Photo: Meet the locals.

Eat and meet

Kon Tum doesn’t have much of a food scene but it does have some small eateries serving up local fare that will satisfy.

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Breakfast in Vietnam means noodle soup, and noodle soup shops with the usual small stools and long tables are plentiful, but get in early – shops can sell out by 08:00. A local brought us to Quan 54 at 93 Phan Chu Trinh and the pho bo did not disappoint. A delicious bowl of beef noodle soup is only 30,000 dong.

For lunch and dinner in Kon Tum, it’s usually rice with meat and veg. One place to try is popular Hiep Thanh, which serves tasty com ga or chicken rice – get a plate heaped with rice cooked in a flavourful broth with a crispy fried chicken leg for 55,000 dong. If you’re part of a group, there are also a few meat and vegetable dishes ideal for sharing starting at 70,000 dong and seafood hot pot for 200,000 dong. It’s a nice, clean and relaxed sit-down atmosphere.

Com Tam 213 serves one thing: com tam, cooked broken rice grains topped with barbecue lemongrass pork. A plate, served with a small bowl of soup and some pickled veg, is only 25,000 dong. Add a fried egg on top for an extra 5,000. You’ll see their sizzling barbecue grill out front at the corner of Phan Dinh Phung and Tran Hun Dao Streets.

Head to Ba Ky at 649 Nguyen Hue Street for bun thit nuong, a bowl of cold rice vermicelli with a peanuty sweet-spicy dressing topped with grilled pork and fresh herbs, for 20,000 dong. To be honest, this dish was just okay and it paled in comparison to ones we’ve had elsewhere in Vietnam – to be fair bun thit nuong is a southern Vietnam specialty – but it does break up the monotony of rice and meat for supper. Nem nuong is also on the menu. Try these do-it-yourself wraps of rice paper, lettuce, grilled pork, herbs and dipping sauce.

Another dish in the “something different” category is bo ne, a sizzling hot plate with seared beef and a fried egg – think of it as a Vietnamese steak and egg. Scoop everything up with warm baguette. Try it at 211 Le Hong Phong Street.

The streets surrounding the Vinatex shopping market have evening street eats that include banh mi sandwiches, steamed buns and very aromatic (i.e. stinky) grilled dried squid. The traditional rice dish bun kho is available throughout town, but we found the best place to experience it was to venture into the crowded central market and sit down at one of the stalls. You’ll find colourfully arranged plates of different kinds of glutinous rice pasta, covered with chopped spring onions. When you pick a plate, a sweet pork broth is poured over it, along with anything you choose to add on top, such as cha nam (deep fried spring rolls), cha lua (pressed pork in a banana leaf) and banh cuon (a kind of rice-flour roll). It’s a much tastier and satisfying meal than you might imagine from the description, and it’s dirt cheap.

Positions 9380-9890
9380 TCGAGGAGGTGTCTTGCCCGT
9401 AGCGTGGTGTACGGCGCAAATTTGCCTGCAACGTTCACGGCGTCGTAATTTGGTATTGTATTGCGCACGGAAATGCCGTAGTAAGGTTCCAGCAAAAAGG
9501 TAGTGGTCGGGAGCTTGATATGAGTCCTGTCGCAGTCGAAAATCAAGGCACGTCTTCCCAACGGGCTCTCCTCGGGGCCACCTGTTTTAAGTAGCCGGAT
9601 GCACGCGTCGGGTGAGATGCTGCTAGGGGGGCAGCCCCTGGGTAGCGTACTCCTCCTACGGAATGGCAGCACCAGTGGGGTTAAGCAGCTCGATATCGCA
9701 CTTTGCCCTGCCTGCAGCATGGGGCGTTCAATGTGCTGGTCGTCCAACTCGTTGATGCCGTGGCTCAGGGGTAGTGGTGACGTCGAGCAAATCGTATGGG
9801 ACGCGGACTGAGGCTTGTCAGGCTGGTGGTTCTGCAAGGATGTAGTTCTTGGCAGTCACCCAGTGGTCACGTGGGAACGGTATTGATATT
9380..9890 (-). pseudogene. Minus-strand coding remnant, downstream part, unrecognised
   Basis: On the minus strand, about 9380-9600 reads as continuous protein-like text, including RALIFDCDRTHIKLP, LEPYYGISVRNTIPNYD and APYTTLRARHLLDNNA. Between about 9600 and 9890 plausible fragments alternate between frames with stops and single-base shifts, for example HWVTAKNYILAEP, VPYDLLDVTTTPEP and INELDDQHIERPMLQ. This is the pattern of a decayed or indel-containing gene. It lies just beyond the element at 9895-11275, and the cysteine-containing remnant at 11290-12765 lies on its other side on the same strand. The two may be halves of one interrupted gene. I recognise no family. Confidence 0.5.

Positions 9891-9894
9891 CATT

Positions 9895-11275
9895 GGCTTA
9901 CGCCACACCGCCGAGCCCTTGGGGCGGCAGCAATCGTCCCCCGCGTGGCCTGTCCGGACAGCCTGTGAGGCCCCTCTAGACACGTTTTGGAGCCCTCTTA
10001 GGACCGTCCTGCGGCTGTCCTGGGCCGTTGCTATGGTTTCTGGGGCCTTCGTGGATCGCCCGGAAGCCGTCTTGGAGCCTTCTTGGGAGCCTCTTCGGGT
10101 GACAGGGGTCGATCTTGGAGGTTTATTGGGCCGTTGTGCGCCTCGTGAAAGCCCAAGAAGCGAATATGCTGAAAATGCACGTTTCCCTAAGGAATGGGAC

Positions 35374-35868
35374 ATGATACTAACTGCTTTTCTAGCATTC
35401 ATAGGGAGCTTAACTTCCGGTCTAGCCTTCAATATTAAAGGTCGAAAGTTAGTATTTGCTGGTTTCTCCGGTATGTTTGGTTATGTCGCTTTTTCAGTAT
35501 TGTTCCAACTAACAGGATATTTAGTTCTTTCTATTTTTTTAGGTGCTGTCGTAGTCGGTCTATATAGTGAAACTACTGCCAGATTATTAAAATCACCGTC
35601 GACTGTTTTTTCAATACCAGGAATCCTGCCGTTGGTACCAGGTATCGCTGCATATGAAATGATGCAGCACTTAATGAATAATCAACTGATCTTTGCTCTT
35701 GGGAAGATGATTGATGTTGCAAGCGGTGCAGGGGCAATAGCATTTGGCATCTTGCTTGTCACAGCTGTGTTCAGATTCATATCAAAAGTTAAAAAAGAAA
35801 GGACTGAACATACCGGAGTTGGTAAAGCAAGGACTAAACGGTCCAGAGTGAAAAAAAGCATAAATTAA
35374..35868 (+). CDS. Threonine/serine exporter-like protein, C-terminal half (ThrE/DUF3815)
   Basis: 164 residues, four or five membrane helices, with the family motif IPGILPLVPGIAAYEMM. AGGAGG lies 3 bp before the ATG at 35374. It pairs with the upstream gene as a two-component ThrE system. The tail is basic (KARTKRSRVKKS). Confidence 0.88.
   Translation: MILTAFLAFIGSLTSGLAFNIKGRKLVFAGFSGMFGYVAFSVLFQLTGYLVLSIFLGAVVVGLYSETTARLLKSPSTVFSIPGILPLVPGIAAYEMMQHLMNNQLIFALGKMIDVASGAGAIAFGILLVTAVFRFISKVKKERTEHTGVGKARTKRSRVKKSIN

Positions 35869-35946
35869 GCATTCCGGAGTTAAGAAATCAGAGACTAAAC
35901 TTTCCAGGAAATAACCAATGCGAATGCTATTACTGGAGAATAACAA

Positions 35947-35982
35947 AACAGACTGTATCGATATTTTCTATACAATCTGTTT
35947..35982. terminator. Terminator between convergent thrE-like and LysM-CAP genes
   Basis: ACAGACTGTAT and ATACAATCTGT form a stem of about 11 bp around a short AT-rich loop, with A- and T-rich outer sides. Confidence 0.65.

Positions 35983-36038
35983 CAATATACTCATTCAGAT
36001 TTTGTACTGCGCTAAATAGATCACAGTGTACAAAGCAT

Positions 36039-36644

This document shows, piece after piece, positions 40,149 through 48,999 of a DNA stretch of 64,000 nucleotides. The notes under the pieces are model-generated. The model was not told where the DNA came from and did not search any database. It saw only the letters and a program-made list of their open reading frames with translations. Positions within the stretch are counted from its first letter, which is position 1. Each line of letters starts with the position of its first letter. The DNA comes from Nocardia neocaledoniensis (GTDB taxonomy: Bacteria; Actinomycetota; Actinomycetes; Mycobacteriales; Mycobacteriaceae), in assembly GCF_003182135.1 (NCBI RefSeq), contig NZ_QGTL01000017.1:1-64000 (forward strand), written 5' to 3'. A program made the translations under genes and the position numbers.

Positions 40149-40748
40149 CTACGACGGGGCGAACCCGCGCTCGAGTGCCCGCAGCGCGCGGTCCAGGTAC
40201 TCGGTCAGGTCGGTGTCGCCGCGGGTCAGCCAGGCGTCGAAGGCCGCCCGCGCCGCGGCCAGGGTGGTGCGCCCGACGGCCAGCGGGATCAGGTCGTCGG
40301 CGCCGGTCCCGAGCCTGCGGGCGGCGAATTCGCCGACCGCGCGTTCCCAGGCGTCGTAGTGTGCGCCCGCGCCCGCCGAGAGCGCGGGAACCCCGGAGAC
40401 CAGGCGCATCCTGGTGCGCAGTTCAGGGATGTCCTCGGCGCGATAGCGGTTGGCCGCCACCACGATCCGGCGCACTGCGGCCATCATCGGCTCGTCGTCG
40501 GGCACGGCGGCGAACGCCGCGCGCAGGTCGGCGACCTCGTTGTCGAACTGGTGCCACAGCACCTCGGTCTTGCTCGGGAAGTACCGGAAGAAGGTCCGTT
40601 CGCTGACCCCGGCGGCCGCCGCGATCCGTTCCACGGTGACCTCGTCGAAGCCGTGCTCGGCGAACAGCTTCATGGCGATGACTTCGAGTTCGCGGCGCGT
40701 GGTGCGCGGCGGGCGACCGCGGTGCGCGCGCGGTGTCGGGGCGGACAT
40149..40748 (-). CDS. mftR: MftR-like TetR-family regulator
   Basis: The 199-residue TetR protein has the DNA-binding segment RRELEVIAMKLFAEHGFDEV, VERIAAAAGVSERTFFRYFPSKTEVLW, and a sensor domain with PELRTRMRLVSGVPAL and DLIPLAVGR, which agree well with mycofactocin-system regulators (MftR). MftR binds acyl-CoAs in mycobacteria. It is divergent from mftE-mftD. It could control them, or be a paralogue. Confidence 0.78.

For coffee, drinks and peace of mind, Eva Cafe is truly an artistic little haven in an otherwise unassuming town. One look at the exceptionally pretty, rambling garden and it is no surprise to learn that the cafe is owned by an artist who welcomes you warmly: “Find a spot, it’s now your garden.”

Finding a spot means taking a seat on a terrace draped in a cascade of vines and antique gongs, or upstairs perched like a bird on a balcony. Tables are made of tree trunks and wood branches have been fashioned into chairs. Chill out with a reasonably priced fruit shake, smoothie, coffee or tea. Explore the sculptures and art installations that dot the garden. Since most local beer bars are predominantly for men, this is a great place for both men and women to come for an evening beer. Unfortunately there’s no food or snack menu, just some items available for breakfast.

Kon Tum isn’t much for nightlife, but a great way to end the day is riverside at any one of the many footpath joints. Plant yourself on a lawn chair and enjoy a beer as the sun goes down. The experience puts a positive spin on an otherwise underused riverfront. For something more formal than a lawn chair, try Indochine Cafe, a covered outdoor terrace part of Indochine Hotel. There’s the usual coffee, fruit juice and tea. Though it’s found across the street from the banks, you can still get a glimpse of the water.

The regional speciality of the Central Highlands is wild game. The region was once rich with wildlife that has now all been but wiped out. Though it is illegal to trade and serve endangered species, it still often winds up on restaurant menus due to local demand. If you’re one of those gourmands who likes to try everything, it may seem tempting but you’d be participating and worsening a very serious problem. Now you know.

Ba Ky: 649 Nguyen Hue.
Bon Ne: 211 Le Hong Phong.
Com Tam 213: 213 Tran Hung Dao St, at corner of Phan Dinh Phung and Trang Hung Dao St.
Eva Cafe: 05 Phan Chu Trinh St; T: (060) 3862 944;; open daily 06:00-22:30.
Hiep Thanh: 621 Nguyen Hue St; T: (060) 3862 470.
Indochine Cafe: 30 Bach Dang St; T: (060) 3863 335.
Pho 54: 93 Phan Chu Trinh St; T: (060) 3863 304.

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Where to next?

Where are you planning on heading to after Kon Tum? Here are some spots commonly visited from here, or click here to see a full destination list for Vietnam.

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